Most aquatic stores will have a variety of fish to choose from ranging from cold-water, temperate, freshwater, brackish and marine. You will be spoilt for choice! Some stores will stock more species of fish than others so if there is a particular one you are after, make sure to ring beforehand and check that they have it in stock. Please note that you will need to choose the correct species of fish based on your set up. A top tip is not to buy too many fish at once as your beneficial bacteria has only recently established in your tank and you risk causing a spike in harmful toxins. Add a little at a time so the filter can slowly adjust and keep up with all the waste that will be produced in the aquarium. This is where a lot of people go wrong and they wonder why the aquarium starts to look cloudy. This is caused by adding too many fish at once and often referred to as a bacterial bloom. Now that we have got that out of the way... here are a few of the most popular choices for beginners.
Most beginners tend to keep cold-water aquariums when they first begin their fish keeping journey. Some good beginner fish for cold-water aquariums are fancy goldfish. You can buy them in a range of different sizes, breeds and colours. They are very friendly and will often swim to the front of the aquarium as they learn to recognise the face of the owner. The first ever fish I brought home was a fancy goldfish, so I am probably a little bit biased. I think they make great pets as they have such big personalities and can live a a long time if they are looked after correctly. They do produce a lot of waste so make sure to have a good filtration system and a big tank for them. Anything below 100 litres is not sufficient. They grow very big! Make sure never to buy a common goldfish for your aquarium as they will grow far too big for your tank and are best suited for ponds. Weather Loaches are also a good choice and they are very hardy fish. Weather Loaches could also be safely kept with most temperate community fishes which is the next option...
Temperate fish are not cold-water fish, nor are they cast as tropical. These fish are quite happy in an un-heated aquarium located in a heated room but they are definitely unsuitable for a pond or an aquarium which is situated in a cold room. They are becoming increasingly popular as time goes by. Paradise fish and some species of Barbs, Minnows, Loaches and Goodeids make perfect residents for temperate tanks. In winter time when the temperature drops, you may have to add a heater to keep the temperature stable so bear that in mind when purchasing.
Tropical community aquariums are quite popular and they involve keeping several different species all in the same tank that will all (hopefully) get along. Many considerations need to be taken when setting up a 'community' aquarium. You don't want fish that are going to be aggressive, predatory, or that nip at the fins of other fish. You also want to consider what water level the fish prefer to swim and school. Lastly, keep in mind that water conditions, size, and compatibility must also be considered when choosing fish for your community tank. Popular community fish species include Tetras, Guppies, Danios, Rasboras, Dwarf Gouramis, Platys, Minnows, Ottocinclus, Bristlenose Catfish and Corydoras.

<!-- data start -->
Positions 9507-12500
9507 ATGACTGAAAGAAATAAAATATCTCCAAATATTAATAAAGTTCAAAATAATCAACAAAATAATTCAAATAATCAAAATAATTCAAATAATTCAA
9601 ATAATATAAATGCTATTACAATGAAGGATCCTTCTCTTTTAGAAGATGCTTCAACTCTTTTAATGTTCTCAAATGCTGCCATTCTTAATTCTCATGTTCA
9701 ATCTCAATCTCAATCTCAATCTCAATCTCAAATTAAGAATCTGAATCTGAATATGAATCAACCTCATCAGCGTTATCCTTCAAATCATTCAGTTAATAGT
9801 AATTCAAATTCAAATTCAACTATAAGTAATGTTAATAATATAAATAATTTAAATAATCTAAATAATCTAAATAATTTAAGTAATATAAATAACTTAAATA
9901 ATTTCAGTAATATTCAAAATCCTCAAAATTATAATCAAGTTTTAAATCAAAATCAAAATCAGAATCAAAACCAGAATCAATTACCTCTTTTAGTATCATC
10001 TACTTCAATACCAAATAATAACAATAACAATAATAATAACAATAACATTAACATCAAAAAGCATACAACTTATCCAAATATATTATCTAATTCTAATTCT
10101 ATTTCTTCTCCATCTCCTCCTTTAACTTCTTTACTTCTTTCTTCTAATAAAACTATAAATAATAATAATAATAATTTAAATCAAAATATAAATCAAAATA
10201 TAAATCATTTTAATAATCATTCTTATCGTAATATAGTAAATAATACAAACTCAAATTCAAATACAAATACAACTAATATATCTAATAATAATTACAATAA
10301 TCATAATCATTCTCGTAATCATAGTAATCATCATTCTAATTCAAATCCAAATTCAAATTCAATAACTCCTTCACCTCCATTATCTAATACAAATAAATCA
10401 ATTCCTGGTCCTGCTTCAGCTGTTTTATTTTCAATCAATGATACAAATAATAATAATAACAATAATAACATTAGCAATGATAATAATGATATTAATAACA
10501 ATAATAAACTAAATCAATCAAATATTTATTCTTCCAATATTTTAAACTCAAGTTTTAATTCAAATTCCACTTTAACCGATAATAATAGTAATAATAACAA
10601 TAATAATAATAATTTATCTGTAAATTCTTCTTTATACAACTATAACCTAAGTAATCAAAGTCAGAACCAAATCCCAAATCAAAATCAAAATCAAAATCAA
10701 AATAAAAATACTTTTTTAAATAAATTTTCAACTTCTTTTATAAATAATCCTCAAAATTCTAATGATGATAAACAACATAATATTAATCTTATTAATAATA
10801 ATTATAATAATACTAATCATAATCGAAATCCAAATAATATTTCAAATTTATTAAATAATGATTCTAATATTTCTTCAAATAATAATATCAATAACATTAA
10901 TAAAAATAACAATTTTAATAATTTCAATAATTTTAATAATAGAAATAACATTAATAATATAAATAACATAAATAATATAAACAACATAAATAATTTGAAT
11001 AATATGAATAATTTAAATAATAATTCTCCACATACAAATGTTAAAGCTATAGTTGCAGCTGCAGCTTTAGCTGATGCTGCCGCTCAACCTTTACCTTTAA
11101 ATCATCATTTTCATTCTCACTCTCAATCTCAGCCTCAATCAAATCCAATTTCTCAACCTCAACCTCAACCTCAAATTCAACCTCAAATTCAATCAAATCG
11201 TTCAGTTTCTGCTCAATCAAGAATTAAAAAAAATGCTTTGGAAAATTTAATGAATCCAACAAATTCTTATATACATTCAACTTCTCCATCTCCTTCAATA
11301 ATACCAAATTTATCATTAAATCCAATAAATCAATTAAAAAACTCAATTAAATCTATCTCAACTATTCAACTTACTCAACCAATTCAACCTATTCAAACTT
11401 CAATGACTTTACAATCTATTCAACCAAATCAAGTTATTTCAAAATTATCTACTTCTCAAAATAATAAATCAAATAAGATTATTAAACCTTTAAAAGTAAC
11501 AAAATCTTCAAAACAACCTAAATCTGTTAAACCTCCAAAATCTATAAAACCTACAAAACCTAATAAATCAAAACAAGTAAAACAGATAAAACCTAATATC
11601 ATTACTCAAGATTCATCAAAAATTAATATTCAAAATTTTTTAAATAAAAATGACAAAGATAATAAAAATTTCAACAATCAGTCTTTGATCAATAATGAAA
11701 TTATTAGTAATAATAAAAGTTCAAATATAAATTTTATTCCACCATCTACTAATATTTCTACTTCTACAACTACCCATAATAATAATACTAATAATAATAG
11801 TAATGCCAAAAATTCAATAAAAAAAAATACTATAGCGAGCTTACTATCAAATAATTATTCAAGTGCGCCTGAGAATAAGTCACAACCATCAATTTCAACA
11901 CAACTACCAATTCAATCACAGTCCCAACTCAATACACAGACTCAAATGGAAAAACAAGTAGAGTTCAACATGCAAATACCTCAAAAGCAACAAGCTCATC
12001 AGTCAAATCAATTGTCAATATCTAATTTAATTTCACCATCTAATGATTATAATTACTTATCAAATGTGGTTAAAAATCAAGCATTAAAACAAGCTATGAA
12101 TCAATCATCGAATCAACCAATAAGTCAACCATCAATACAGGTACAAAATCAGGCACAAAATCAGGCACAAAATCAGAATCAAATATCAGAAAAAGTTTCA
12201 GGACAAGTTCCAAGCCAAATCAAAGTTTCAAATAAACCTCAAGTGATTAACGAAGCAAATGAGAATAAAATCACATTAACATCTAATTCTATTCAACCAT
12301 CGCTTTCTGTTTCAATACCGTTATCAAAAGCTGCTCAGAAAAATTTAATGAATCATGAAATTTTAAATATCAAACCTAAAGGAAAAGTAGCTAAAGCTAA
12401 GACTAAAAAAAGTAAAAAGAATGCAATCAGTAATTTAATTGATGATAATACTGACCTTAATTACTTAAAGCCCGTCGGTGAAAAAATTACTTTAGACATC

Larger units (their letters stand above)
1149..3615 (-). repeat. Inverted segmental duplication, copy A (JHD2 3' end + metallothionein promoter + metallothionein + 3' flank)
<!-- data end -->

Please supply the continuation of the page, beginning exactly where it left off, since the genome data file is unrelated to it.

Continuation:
If a tropical community aquarium is not for you, some people prefer to keep things simple and have a species only tank. This is an aquarium that contains just one species of fish, be it an individual or a group. I have to admit, I am a big fan of species only tanks. Betta, Live-bearers, Discus and Cichlid tanks are a good example of this. There is nothing wrong with wanting a tank full of your favourite fish. I have many species only tanks and I find that the fish do much better for it. They are much happier, more likely to breed and aren't bothered by any other fish. Most aquarists like to keep Malawi Cichlids in a species only tank as they require a high PH unsuitable for most fish. They are available in a wide range of colours and look great in aquariums which are stocked full of them.
Marine aquariums are also a joy to stock, especially when adding your first fish. It is no secret that saltwater fish are much more difficult to keep than freshwater. Nothing worth having comes easy but you can make it a little easier by choosing to fill it with the best saltwater aquarium fish for beginners. One of the things that make Tangs a great choice for beginners is that they’re hardy and resilient as well as extremely beautiful and great to watch. The Watchman Goby is also a great choice as they are quite peaceful kept by themselves and not picky when it comes to diet. When you’re just starting out, having a hardy fish such as a Clownfish or Chalk Bass makes it a little easier to learn the ropes. The Firefish also has a great temperament for community tanks. They’re really fun to watch because they move really fast and like to hide in all sorts of places. Green Chromis also seem to be a popular choice as a great shoaling fish. I would be selling quite a few of these to marine keepers and they were forever in demand. All of these fish above will make an interesting addition to a beginning saltwater community.
Going to purchase your first fish is an exciting time. You will be overwhelmed with the amount of choice available. Please make sure to do the proper research needed beforehand. Try not to buy on impulse (which most people do), make sure to choose wisely and don't forget to acclimatise your fish properly when you bring them home. There is nothing more special than looking at your fish swim around in the underwater world that you have created especially for them. The hardest part is keeping them healthy and maintaining good aquarium maintenance so you can enjoy them for many years to come.